Sunday, October 2, 2016

Laying the Ground Work

So staring a farm from the ground up is certainly a lot of work. Researching the proper and legal methods to naming your farm to the research of government grants can sometimes leave your head buzzing. With the coming of the winter, we will be stuck inside (bummer!). Currently, the 2016 garden is standing still as we await the harvest of our sweet potatoes and Michael holds out for more of his hot peppers. Soon enough, the earth will be churned over and planted with a winter crop. Michael is hoping to get some more horse manure from a local horse ranch before he plants either winter wheat or winter rye, but the rain is proving to be a hindrance.

Throughout the winter, we will be researching and drawing up more plans for our organic farm operation, and creating a detailed business plan that includes our mission on giving back. I wish I could go into detail now about our philanthropic plans, but I certainly do not want anything leaked before drawing up the proper plans. Needless to say, Michael and I have been allowing our minds to go wild with the possibilities of running our own operation.

The goal in the spring is to set up bees and construct bat boxes down near our small garden. Michael has a Yanmar EX3200 tractor that has become his most favorite toy. With this toy, he has taken to removing trees and extending the usable land on our small acreage. It is our goal to utilize the land we currently have to start our operation in hopes of getting our name out into the public arena. Besides, it is currently a sellers market, and we are in no position to purchase land.

Michael is still planning on returning to school hopefully in the winter time frame. In the mean time, we are researching as much as we can pursuant to farming and running a business. We are trying to pace ourselves while maintaining the passion for this endeavor because the process does take a while when it is from the ground up.

Until next time

Bee Courteous!

Sunday, September 25, 2016

The Farmer

Eventually this site will house the farming endeavor of my husband Michael. Until that point is upon us, I have decided to take it upon myself to chronicle his journey towards becoming a farmer in his own right, on his terms. Michael was not born into a farm family, so this adventure is all new to him, and he knows that education will be the key to operating a successful farm.

I won't go too much into his biography as I know my husband would like the focus to be on the soil, the animals, and the wonders that nature provides us on a daily basis. I will say this about Michael, he has always been a hard worker, and the notion of waking to a load of work means that he has the high probability of ending his day feeling a sense of accomplishment. The idea of sweat on his brow does not frighten him, but shoots exhilaration through his veins.

Currently, we are looking into schooling options, so that he can gain knowledge in what it takes to cultivate the proper soil, raise healthy plants, and run a successful operation. We have decided to check into Michigan State University for these options as they are a well known higher education institution within the agricultural world. At this point, we are awaiting information on the scheduling of these classes. Seeing as how Michael is a father of four and assistant care giver to my mother with dementia, the classes have to fit into our lives. Still, I pray that Michael will be able to achieve his dream, and that I am help him do so. I am a stay at home mother at this point, a full time caregiver, so our options are slightly limited. Added to this, I am still a student myself. Here I am, on my husband's birthday, creating this cite so that my husband can see how he is supported in his endeavor.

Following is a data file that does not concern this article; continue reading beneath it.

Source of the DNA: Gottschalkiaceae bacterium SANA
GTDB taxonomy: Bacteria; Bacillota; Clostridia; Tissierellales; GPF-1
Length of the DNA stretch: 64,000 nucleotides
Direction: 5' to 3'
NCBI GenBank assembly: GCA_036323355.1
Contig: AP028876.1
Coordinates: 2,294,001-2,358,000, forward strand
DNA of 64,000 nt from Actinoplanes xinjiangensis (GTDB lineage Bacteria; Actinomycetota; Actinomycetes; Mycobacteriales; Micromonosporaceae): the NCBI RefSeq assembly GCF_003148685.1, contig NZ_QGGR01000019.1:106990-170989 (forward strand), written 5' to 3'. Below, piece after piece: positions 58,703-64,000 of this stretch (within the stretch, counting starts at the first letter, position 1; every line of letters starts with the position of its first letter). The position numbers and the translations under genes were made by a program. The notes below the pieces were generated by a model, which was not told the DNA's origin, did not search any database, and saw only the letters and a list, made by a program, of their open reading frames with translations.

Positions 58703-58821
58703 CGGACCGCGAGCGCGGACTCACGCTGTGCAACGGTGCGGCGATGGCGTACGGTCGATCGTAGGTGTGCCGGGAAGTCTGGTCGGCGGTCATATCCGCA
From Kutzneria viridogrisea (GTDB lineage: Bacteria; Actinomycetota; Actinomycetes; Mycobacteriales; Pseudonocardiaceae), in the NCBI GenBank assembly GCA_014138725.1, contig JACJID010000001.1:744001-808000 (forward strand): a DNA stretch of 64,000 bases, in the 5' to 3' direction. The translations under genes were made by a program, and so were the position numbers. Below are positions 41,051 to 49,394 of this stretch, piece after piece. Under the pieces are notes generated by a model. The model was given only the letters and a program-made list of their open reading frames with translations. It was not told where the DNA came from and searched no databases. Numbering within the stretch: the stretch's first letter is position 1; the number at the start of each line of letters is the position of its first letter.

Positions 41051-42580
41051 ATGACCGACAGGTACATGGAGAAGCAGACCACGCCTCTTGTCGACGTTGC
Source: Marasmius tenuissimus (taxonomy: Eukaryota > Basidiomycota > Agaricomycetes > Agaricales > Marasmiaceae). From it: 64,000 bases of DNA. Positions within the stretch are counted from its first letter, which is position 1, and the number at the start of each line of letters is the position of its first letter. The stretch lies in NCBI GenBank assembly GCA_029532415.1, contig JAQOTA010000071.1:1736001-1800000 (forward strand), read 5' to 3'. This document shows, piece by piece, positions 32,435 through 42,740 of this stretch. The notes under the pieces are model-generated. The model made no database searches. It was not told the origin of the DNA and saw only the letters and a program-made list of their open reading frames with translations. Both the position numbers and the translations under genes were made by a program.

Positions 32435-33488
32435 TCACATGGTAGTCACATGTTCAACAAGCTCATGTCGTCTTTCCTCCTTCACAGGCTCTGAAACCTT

Some things to consider as my husband gets started. Michael has trade skills that will be useful around the farm. He is wonderful with fabrication, and is great with re-purposing various materials to achieve his fabrications goals. The above picture is only part of a pallet trellis that was created for our 2016 garden. Another important aspect is that he is a veteran. Why is this important? For those who are veterans or perhaps not, this cite may give you insight into what it looks like from a veteran's perspective. Will there be more assistance available or not? My husband is a skilled diesel mechanic, so he will be able to work on much of his own equipment. Again, why do I mention this? Well, I want the list of pros and cons to be a true representation of what it takes to start a farm. This is an avenue that can and will likely save money in the future. Lastly, my husband has made the decision that he does not want a large scale farm operation. This is important for many different reasons. One, he wants to know his land and his critters, so having a manageable farm is important. Two, he wants to operate organically. This is not for commercial reasons, but because he believes that this is how farming should be. Three, he is not committed to one avenue of farming. He is passionate about animals (including bees), fruits and vegetables as well as the occasional row crop, but he does not want to commit himself when so many avenues interest him.

Overall, we understand that farming takes a lot of time and dedication. We will have to create a niche, to create a name for ourselves, but we take on this endeavor together as a family with Michael at the helm. Bee Organic Farm is a labor of love. It will be built on integrity, dedication, hard work, and God's grace. First, my husband is going to learn all he can through education, and working our 2.86 acres.

Until the next update.

Bee Amazing!

The Beginning

Farming starts somewhere, the desire to grow and cultivate is as old as time. Follow the journey of one farmer who, although not grown into a farm family, has wanted to farm since he was knee high to a toad stool.

Possible Row crop